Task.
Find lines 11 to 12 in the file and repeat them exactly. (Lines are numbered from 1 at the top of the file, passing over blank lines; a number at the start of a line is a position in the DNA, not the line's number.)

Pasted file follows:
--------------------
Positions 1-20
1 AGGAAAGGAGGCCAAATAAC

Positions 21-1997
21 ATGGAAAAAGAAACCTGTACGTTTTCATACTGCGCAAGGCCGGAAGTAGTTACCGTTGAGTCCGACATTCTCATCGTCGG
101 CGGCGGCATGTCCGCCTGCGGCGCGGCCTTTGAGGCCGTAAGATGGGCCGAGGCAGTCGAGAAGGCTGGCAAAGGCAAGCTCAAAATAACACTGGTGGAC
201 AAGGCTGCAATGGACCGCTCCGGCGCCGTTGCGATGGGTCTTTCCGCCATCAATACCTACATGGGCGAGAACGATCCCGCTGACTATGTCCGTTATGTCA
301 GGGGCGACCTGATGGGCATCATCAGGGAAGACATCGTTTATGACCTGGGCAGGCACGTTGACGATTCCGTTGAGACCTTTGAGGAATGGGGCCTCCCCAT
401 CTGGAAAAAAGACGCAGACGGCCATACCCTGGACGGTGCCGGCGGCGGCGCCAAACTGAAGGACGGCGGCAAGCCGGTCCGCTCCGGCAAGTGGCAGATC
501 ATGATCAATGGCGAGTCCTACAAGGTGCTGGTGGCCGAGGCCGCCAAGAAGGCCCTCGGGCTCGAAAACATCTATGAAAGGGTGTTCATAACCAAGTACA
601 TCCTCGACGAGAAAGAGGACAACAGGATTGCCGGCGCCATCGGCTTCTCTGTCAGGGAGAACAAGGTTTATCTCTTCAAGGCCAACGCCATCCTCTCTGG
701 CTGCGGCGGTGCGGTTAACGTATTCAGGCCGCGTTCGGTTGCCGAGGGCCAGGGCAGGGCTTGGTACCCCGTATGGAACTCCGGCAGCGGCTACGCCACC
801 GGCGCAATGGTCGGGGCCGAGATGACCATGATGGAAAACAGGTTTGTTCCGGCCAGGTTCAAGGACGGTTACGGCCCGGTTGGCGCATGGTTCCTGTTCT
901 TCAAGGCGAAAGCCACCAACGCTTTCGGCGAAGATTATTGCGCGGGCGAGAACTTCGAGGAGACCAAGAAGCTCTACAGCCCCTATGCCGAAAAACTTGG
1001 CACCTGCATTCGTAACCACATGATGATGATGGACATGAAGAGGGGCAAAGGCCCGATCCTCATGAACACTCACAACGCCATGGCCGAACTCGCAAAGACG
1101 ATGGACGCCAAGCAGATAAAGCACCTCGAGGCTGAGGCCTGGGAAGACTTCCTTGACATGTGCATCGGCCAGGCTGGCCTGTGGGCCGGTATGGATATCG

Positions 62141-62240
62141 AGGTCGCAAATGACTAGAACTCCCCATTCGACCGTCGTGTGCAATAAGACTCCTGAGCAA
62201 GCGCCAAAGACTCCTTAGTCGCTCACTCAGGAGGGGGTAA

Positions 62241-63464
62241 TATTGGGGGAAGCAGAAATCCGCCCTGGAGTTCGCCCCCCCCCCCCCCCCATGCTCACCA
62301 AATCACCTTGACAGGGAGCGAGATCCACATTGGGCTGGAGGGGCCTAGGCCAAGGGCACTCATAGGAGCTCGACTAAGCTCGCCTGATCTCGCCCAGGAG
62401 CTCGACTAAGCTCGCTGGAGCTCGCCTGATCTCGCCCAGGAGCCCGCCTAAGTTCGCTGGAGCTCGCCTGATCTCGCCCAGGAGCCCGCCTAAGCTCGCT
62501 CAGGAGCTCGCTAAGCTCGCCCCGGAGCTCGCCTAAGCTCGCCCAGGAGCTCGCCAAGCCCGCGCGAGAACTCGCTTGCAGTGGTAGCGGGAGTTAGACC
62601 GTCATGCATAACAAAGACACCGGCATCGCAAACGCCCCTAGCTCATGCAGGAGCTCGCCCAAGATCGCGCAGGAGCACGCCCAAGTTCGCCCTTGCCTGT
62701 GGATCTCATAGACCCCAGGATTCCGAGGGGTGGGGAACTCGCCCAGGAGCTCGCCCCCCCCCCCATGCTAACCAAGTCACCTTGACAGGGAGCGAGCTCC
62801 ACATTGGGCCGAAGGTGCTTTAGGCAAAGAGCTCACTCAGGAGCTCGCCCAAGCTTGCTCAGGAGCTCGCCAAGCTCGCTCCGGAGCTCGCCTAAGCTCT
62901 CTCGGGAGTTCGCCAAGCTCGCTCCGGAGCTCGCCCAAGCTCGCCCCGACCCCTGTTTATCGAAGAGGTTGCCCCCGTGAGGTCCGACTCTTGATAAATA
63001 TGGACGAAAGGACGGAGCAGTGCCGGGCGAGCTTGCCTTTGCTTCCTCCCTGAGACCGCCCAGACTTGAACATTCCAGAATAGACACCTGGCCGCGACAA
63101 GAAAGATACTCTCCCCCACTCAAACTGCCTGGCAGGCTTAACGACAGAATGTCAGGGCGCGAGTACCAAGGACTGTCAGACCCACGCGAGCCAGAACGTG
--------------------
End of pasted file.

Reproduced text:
701 CTGCGGCGGTGCGGTTAACGTATTCAGGCCGCGTTCGGTTGCCGAGGGCCAGGGCAGGGCTTGGTACCCCGTATGGAACTCCGGCAGCGGCTACGCCACC
801 GGCGCAATGGTCGGGGCCGAGATGACCATGATGGAAAACAGGTTTGTTCCGGCCAGGTTCAAGGACGGTTACGGCCCGGTTGGCGCATGGTTCCTGTTCT